As a result of its large investment in endorsements, Nike has had to make some tough decisions over the years. It stood by Woods after the golfer admitted to a string of infidelities and had a brief stint in a rehab treatment facility for sex addiction. Nike even made a TV commercial that alluded to his problems, with Wood's deceased father's voice saying: "Did you learn anything?"
Similarly it stuck by the Los Angeles Lakers player Bryant in 2003 after he was arrested on sexual assault charges that were later dropped. Nike, however, didn't use the basketball player in advertising again until 2005.
In the case of Vick, Nike signed the NFL quarterback to a contract during his rookie year in 2001, but ended that pact in August 2007 after he filed a plea agreement admitting his involvement in a dogfighting ring. Then the company re-signed Vick, who now plays with the Philadelphia Eagles, in July 2011. Nike said at that time that it didn't condone Vick's actions, but was supportive of the positive changes he had made to better himself off the field.
In the latest incident, Nike on Wednesday said that it would end its relationship with Armstrong, a week after the U.S. Anti-Doping Agency released a massive report that detailed allegations of widespread doping by Armstrong and his teams when he won the Tour de France seven consecutive times from 1999 to 2005.
The move by Nike followed Armstrong's decision earlier on Wednesday to step down as chairman of the Livestrong cancer-fighting organization he founded. Armstrong, a 41-year-old who earlier in his career had overcome life-threatening testicular cancer, retired from cycling a year ago and announced in August that he would no longer fight the doping allegations that have dogged him for years.
Other companies quickly followed Nike. The beer company Anheuser-Busch, health-club operator 24 Hour Fitness, bike manufacturer Trek Bicycle and athletic products maker Honey Stinger all dropped Armstrong. Meanwhile, Oakley, a sunglass maker, said it would withhold judgment until the International Cycling Union decides whether to challenge the USADA's findings.
Steve Rosner, partner at sports marketing firm 16W Marketing in East Rutherford, N.J., estimates that Armstrong could have lost as much as $30 million in present and future endorsement deals, goodwill ambassador relationships and corporate speaking gigs.
Nike declined to comment on its endorsement deal with Armstrong or why it ended the relationship other than to say in a statement it released on Wednesday that it made its decision based on "seemingly insurmountable evidence that Lance Armstrong participated in doping and misled Nike for more than a decade."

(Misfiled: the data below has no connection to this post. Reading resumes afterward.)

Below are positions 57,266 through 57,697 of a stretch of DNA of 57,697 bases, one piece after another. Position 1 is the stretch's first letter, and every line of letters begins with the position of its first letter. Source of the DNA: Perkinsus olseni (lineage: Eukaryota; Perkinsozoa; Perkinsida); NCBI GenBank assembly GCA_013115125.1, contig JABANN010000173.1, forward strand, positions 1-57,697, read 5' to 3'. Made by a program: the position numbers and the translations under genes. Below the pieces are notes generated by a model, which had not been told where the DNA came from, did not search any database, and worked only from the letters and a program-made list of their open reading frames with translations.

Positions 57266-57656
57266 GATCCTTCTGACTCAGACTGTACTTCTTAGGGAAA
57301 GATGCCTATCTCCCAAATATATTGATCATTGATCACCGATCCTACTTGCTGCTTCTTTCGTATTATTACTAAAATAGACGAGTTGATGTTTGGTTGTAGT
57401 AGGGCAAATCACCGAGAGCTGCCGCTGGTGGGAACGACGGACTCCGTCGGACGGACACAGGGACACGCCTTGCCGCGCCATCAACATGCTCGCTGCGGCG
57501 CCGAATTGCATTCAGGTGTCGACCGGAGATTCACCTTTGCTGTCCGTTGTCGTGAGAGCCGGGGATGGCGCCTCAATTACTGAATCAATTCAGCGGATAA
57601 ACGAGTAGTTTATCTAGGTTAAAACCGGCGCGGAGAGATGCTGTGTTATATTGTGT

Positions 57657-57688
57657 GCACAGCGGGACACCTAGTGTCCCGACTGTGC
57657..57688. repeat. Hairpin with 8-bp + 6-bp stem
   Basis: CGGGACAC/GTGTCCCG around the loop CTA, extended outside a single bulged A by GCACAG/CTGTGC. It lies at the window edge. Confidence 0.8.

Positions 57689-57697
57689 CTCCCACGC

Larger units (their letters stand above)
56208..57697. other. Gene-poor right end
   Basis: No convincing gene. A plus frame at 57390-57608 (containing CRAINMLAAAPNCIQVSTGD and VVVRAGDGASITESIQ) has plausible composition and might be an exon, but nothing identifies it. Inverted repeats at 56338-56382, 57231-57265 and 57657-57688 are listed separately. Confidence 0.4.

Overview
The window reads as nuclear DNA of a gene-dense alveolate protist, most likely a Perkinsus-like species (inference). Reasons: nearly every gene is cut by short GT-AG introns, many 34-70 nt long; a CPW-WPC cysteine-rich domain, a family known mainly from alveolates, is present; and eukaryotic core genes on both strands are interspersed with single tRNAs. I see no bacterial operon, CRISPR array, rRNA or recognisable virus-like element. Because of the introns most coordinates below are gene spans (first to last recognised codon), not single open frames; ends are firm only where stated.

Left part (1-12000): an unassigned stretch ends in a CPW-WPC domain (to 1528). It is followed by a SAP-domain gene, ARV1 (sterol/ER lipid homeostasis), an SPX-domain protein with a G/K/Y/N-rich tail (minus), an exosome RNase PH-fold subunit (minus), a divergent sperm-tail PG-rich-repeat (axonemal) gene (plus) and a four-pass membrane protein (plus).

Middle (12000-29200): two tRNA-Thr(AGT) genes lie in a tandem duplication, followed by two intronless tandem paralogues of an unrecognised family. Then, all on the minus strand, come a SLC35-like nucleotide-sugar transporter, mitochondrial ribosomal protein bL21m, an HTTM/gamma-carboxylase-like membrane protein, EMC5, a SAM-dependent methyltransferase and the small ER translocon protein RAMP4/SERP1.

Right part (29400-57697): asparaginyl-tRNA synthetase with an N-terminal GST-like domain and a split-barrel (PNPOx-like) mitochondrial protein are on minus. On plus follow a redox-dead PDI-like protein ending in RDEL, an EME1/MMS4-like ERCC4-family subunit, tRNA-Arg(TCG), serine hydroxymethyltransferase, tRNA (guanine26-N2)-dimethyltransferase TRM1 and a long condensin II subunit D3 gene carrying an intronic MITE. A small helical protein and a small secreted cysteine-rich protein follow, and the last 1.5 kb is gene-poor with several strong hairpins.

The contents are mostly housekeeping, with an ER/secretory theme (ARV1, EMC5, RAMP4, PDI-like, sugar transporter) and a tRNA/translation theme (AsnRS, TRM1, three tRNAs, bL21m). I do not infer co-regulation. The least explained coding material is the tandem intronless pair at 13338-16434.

Marketing experts said the likely reason Nike dropped Armstrong boils down to the fact that the cyclist's alleged actions directly related to his sport.
"Nike is about 'just doing it' and that doesn't mean drugs," said Atlanta-based marketing consultant Laura Ries. "It means hard work and ethics. And this flew in the face of it."
China patient gets life for stabbing medical staff
By GILLIAN WONG, Associated Press
BEIJING (AP) — A court sentenced a teenager to life in prison Friday for killing a medical intern and stabbing three other workers at a northeastern Chinese hospital, in a case seen as a symptom of frustration over a dysfunctional health care system.
The attack by Li Mengnan was part of a recent spate of violence by patients against medical staff that has alarmed the government.
A court in the northeastern city of Harbin found Li guilty of intentional homicide and sentenced him Friday morning, his uncle, Li Chunming, told The Associated Press by phone. The court decided against a death sentence because he is not yet 18, the age of adulthood in China.
Li Mengnan, 17, randomly attacked medical staff with a fruit knife March 23 after accusing a doctor of refusing to provide treatment for a chronic spinal condition. He killed 28-year-old medical intern Wang Hao and injured three others.
Security officials detained Li in the hospital emergency room, where he was seeking treatment for injuries he suffered in the attack.
Li told state broadcaster CCTV after he was detained that he had become frustrated with the hospital.
"My grandpa and I have been travelling to the hospitals many times with a lot of money spent and efforts paid, but I felt the doctors were just deliberately making things difficult," Li said.
Li had been represented by a well-known rights lawyer, Li Fangping, who argued in his defense that Li was driven to violence by an earlier misdiagnosis that worsened his condition. Li Chunming said he was not sure if Li would appeal the sentencing, which included an order that Li's family pay 680,000 yuan ($110,000) in compensation to the victim's family.
The victim's father, Wang Dongqing, said in a phone interview that the outcome of the case was as he had hoped.
"From a legal perspective, the court's decision was fair. But in my heart, it is still unfair. My son was taken from me. Even if they had sentenced him to death it would have been unfair," Wang said.
Despite the Chinese government injecting more than $240 billion of extra funding into health care over the past three years, the doctor-patient relationship has continued to break down. Doctors are overworked and underpaid, and many push drug sales or charge extra for services to make more money. Patients are faced with high medical expenses, brief consultations and often poor quality care.
Hospitals frequently become sites for protests by family members of patients who have died while undergoing treatment, often regardless of whether malpractice occurred. Angry relatives set up mourning halls inside hospital waiting areas, burn funeral money and hang banners and wreaths, demanding that the hospitals assume responsibility for the death and provide monetary compensation.